The money the county would spend on the jail expansion could be used more effectively on programs that would keep people out of jail, such as employment training and mental health and substance abuse programs, Heiss said.

In a phone interview with the Journal-World on Wednesday, Douglas County Commission Chair Nancy Thellman said the proposed half-cent sales tax, if approved, would provide sustainable funding for the additional substance abuse and mental health programing Heiss advocated for.

“More than half the revenue the sales tax would raise would be used for behavioral health,” she said.

However, Thellman rejected the view that mass incarceration was an issue in the county, citing the county's low incarceration rate when compared to state and national averages.

“It sounds to me as confirmation that referendum opponents are using the national mass incarceration problem to hijack a local jail issue,” she said. “We do not have mass incarceration in Douglas County. It would be great to focus on the needs of Douglas County on this very important issue.”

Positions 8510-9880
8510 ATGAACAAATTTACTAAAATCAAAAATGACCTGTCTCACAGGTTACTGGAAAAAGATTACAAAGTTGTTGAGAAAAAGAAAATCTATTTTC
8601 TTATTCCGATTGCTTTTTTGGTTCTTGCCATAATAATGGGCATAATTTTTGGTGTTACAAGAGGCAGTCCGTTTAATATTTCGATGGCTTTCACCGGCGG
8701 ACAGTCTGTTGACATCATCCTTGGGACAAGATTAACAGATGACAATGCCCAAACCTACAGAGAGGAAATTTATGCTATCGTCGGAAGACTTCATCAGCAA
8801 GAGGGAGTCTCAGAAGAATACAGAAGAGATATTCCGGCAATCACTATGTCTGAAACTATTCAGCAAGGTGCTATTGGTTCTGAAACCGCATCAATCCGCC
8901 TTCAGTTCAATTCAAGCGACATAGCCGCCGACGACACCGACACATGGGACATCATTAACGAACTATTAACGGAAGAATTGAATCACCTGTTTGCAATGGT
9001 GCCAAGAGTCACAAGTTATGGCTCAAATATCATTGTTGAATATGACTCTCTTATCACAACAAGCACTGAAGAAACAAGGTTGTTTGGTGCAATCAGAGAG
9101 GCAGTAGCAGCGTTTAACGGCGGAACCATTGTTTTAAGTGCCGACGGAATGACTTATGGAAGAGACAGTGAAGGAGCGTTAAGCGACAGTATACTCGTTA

More coverage: Douglas County votes on jail expansion, behavioral health campus
• April 17, 2018 — Average daily population at Douglas County Jail fell slightly in 2017 to reverse 5-year trend

• April 17 — Douglas County counselor: Meeting with Justice Matters about proposed petition would not be appropriate

• April 17 — Despite campaign literature to the contrary, county officials confirm there’s no legal finding that Douglas County Jail must be expanded

• April 16 — Douglas County legal counselor finds proposed Justice Matters petition legally invalid, but group says it can be fixed